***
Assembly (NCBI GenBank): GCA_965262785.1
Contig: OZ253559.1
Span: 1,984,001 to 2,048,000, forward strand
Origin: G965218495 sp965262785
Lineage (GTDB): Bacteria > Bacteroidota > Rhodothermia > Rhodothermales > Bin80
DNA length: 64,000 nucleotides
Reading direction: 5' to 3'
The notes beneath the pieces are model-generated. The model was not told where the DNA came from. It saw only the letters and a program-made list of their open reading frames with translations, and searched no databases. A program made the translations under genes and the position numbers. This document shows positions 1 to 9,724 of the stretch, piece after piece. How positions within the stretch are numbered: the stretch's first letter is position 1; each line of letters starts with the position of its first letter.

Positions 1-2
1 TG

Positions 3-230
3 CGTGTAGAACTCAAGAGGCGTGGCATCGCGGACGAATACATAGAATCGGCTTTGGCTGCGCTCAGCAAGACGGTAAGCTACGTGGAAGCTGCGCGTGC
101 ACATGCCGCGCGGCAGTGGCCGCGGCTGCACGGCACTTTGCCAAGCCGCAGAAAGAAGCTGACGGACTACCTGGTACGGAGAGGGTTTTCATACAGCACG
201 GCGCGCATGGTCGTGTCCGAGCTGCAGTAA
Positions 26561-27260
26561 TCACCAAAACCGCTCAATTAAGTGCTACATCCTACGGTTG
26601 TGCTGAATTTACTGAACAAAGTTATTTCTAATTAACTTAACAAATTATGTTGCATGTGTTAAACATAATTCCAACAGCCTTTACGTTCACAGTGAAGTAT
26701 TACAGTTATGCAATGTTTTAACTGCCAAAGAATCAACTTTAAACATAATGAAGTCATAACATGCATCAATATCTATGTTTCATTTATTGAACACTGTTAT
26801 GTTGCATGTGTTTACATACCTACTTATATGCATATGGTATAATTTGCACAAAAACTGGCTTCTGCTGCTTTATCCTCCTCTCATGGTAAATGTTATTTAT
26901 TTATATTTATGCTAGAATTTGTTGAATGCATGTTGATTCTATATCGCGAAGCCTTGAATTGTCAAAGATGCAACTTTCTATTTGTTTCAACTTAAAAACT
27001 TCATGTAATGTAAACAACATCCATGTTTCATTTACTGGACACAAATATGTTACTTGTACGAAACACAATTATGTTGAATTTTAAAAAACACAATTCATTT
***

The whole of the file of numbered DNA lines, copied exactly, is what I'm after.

Assembly (NCBI GenBank): GCA_965262785.1
Contig: OZ253559.1
Span: 1,984,001 to 2,048,000, forward strand
Origin: G965218495 sp965262785
Lineage (GTDB): Bacteria > Bacteroidota > Rhodothermia > Rhodothermales > Bin80
DNA length: 64,000 nucleotides
Reading direction: 5' to 3'
The notes beneath the pieces are model-generated. The model was not told where the DNA came from. It saw only the letters and a program-made list of their open reading frames with translations, and searched no databases. A program made the translations under genes and the position numbers. This document shows positions 1 to 9,724 of the stretch, piece after piece. How positions within the stretch are numbered: the stretch's first letter is position 1; each line of letters starts with the position of its first letter.

Positions 1-2
1 TG

Positions 3-230
3 CGTGTAGAACTCAAGAGGCGTGGCATCGCGGACGAATACATAGAATCGGCTTTGGCTGCGCTCAGCAAGACGGTAAGCTACGTGGAAGCTGCGCGTGC
101 ACATGCCGCGCGGCAGTGGCCGCGGCTGCACGGCACTTTGCCAAGCCGCAGAAAGAAGCTGACGGACTACCTGGTACGGAGAGGGTTTTCATACAGCACG
201 GCGCGCATGGTCGTGTCCGAGCTGCAGTAA
Positions 26561-27260
26561 TCACCAAAACCGCTCAATTAAGTGCTACATCCTACGGTTG
26601 TGCTGAATTTACTGAACAAAGTTATTTCTAATTAACTTAACAAATTATGTTGCATGTGTTAAACATAATTCCAACAGCCTTTACGTTCACAGTGAAGTAT
26701 TACAGTTATGCAATGTTTTAACTGCCAAAGAATCAACTTTAAACATAATGAAGTCATAACATGCATCAATATCTATGTTTCATTTATTGAACACTGTTAT
26801 GTTGCATGTGTTTACATACCTACTTATATGCATATGGTATAATTTGCACAAAAACTGGCTTCTGCTGCTTTATCCTCCTCTCATGGTAAATGTTATTTAT
26901 TTATATTTATGCTAGAATTTGTTGAATGCATGTTGATTCTATATCGCGAAGCCTTGAATTGTCAAAGATGCAACTTTCTATTTGTTTCAACTTAAAAACT
27001 TCATGTAATGTAAACAACATCCATGTTTCATTTACTGGACACAAATATGTTACTTGTACGAAACACAATTATGTTGAATTTTAAAAAACACAATTCATTT